I couldn’t believe what Jesus was asking me to do. So, in the two weeks since this has happened, I have been actively trying to stand by that, in good faith and obedience. The crazy part, you guys? Not one week later was I consumed with intense anxiety, doubt, fear, guilt, and frankly, what I think is worst of all: apathy. I hadn’t felt something like that before. I was never that afraid of my own personal emotions. Dark images, nightmares, a spinning mind. Visions of evil. I swear. Some of the things that flashed through my mind – in a way, I literally felt like I was going crazy.

Turning to Jesus isn’t the end of the story (even though His battle has indeed already been won!) because the reality of our earth is that evil resides in nooks, cracks, and corners where we least expect it to be.

Adorned in beauty and in light, we are fooled. We fall victim. The festering evil spirit not only can attack but pervade.

So you’ve reconstructed your life

Submitted to Jesus

Confessing your shortcomings

And this happens.

In Rwanda, the spiral downward-effect begins almost immediately and all the weariness of being an outsider, of cultural confusion, of contradictory development, and the distrust of trust takes the fertile, vulnerable seed and grows.

Maybe the best part of being a Christian and what I might say the best thing about Rwanda itself is the chance for redemption.

For grace.

For protection.

For hope-

Behold I will create new heavens and a new earth.

The former things will not be remembered

Nor will they come to mind.

Isaiah 65:17

Rwanda was made anew despite the painfully obvious discretions, and the continual effect this has on the land, the people, and the culture.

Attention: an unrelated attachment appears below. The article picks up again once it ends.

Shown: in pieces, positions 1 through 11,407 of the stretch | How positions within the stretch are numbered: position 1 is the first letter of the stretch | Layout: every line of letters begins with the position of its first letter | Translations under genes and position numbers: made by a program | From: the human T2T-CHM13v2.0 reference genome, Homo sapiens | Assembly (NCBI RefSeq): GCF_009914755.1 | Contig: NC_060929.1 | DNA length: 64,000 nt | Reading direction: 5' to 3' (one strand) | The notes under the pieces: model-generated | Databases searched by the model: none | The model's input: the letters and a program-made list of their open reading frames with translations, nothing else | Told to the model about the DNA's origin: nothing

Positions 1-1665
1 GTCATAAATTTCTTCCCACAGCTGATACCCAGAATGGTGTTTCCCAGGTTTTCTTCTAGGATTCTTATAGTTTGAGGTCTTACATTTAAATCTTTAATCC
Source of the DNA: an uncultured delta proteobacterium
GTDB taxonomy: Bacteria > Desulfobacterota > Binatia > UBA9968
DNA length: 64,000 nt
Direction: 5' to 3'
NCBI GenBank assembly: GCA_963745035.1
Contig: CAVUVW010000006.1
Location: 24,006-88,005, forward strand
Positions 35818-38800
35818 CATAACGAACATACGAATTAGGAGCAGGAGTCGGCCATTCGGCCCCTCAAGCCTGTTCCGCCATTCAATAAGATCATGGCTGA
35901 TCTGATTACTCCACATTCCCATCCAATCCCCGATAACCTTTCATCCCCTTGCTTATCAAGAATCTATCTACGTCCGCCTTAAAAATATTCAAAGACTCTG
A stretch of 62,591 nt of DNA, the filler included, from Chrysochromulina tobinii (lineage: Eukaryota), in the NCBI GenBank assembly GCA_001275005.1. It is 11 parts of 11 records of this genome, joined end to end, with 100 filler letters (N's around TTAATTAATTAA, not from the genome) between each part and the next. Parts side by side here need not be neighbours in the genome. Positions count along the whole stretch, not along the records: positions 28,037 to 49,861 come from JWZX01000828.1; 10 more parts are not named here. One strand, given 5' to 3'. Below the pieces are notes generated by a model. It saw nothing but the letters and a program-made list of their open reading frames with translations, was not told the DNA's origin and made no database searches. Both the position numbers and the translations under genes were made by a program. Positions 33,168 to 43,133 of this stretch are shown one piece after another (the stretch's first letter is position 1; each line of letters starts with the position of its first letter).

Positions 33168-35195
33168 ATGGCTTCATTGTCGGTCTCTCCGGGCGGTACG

You are made anew.

And so am I.

We are made up of our past and our woven stories. Yet, the mistakes and misguided beliefs are forgiven. The evil will lie to us – Satan will tell us we are guilty. Over and over again. But more than that, he will push us to believe that hope is an allusion. There isn’t a purpose. There is NO CHANCE FOR YOU. But Satan is the father of lies. Jesus completely takes this off the table and we move from lies to truth.

That kind of grace doesn’t make sense to me. Really, it shouldn’t.

Jesus is amazing.

All I know, is that even though my pride has to die, I want more. I want to rid myself of me and fill up on Jesus.

I am a present-progressive verb. I am shifting.

So now, when I talk about Jesus, I tend to sigh heavily, finding it hard to capture what that move has really been like. It’s trumped every spiritual experience combined to this point in my life. As if it’s all been building towards this. Moving towards a saving-faith. I now firmly believe I didn’t come back to Rwanda this summer for a joyride or an experience to gain professional development at a microfinance bank. I came back (unknowingly) because God knew I would listen here. For some crazy reason. All the elements had to be in place just as they are. Believe me. 6 months ago, my ears were not attune like this. I was doing MY thing.

God put me here currently so I could be redeemed. Finally. I’ve been redeemed all along, but you have to realize it for yourself to make it real. You have to accept redemption. You have to change. You have to shift.

*

**It’s funny to note how frequently the question of WHY enters our minds when talking with Jesus. Whenever I reflect on my prayers and worship, this seems to be the greatest buzzword. Certainly, I thinks this speaks to the nature of our human ways. Always wanting to do our own thing. We must serve in obedience. Fully, trusting, and giving up what we think we know. Talk about a formidable challenge.